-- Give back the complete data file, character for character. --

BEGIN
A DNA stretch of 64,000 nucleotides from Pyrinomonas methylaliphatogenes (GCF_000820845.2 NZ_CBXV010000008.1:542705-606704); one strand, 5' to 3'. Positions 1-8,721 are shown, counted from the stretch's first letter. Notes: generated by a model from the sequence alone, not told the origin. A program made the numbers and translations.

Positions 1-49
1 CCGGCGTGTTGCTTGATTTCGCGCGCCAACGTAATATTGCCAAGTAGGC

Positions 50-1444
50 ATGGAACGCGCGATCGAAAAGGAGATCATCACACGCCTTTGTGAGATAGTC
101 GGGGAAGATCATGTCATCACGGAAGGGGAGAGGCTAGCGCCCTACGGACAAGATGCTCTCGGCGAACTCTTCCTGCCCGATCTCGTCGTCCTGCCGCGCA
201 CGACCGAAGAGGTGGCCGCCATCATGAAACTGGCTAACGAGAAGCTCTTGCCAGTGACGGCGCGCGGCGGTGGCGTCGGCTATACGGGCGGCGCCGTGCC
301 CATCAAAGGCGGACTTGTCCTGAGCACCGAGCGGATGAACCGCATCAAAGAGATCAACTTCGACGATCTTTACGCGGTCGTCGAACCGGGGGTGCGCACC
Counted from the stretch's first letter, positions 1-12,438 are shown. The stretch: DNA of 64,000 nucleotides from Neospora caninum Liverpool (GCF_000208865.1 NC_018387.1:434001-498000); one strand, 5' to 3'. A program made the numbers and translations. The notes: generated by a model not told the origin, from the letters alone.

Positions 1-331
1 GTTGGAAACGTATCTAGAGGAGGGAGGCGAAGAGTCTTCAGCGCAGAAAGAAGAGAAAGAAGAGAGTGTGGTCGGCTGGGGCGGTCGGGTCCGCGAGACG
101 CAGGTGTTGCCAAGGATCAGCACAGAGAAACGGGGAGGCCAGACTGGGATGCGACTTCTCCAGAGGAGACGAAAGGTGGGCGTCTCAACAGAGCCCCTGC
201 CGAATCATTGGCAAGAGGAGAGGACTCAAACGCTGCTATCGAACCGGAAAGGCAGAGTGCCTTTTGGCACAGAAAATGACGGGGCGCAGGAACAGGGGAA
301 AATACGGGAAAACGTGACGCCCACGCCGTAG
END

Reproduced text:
A DNA stretch of 64,000 nucleotides from Pyrinomonas methylaliphatogenes (GCF_000820845.2 NZ_CBXV010000008.1:542705-606704); one strand, 5' to 3'. Positions 1-8,721 are shown, counted from the stretch's first letter. Notes: generated by a model from the sequence alone, not told the origin. A program made the numbers and translations.

Positions 1-49
1 CCGGCGTGTTGCTTGATTTCGCGCGCCAACGTAATATTGCCAAGTAGGC

Positions 50-1444
50 ATGGAACGCGCGATCGAAAAGGAGATCATCACACGCCTTTGTGAGATAGTC
101 GGGGAAGATCATGTCATCACGGAAGGGGAGAGGCTAGCGCCCTACGGACAAGATGCTCTCGGCGAACTCTTCCTGCCCGATCTCGTCGTCCTGCCGCGCA
201 CGACCGAAGAGGTGGCCGCCATCATGAAACTGGCTAACGAGAAGCTCTTGCCAGTGACGGCGCGCGGCGGTGGCGTCGGCTATACGGGCGGCGCCGTGCC
301 CATCAAAGGCGGACTTGTCCTGAGCACCGAGCGGATGAACCGCATCAAAGAGATCAACTTCGACGATCTTTACGCGGTCGTCGAACCGGGGGTGCGCACC
Counted from the stretch's first letter, positions 1-12,438 are shown. The stretch: DNA of 64,000 nucleotides from Neospora caninum Liverpool (GCF_000208865.1 NC_018387.1:434001-498000); one strand, 5' to 3'. A program made the numbers and translations. The notes: generated by a model not told the origin, from the letters alone.

Positions 1-331
1 GTTGGAAACGTATCTAGAGGAGGGAGGCGAAGAGTCTTCAGCGCAGAAAGAAGAGAAAGAAGAGAGTGTGGTCGGCTGGGGCGGTCGGGTCCGCGAGACG
101 CAGGTGTTGCCAAGGATCAGCACAGAGAAACGGGGAGGCCAGACTGGGATGCGACTTCTCCAGAGGAGACGAAAGGTGGGCGTCTCAACAGAGCCCCTGC
201 CGAATCATTGGCAAGAGGAGAGGACTCAAACGCTGCTATCGAACCGGAAAGGCAGAGTGCCTTTTGGCACAGAAAATGACGGGGCGCAGGAACAGGGGAA
301 AATACGGGAAAACGTGACGCCCACGCCGTAG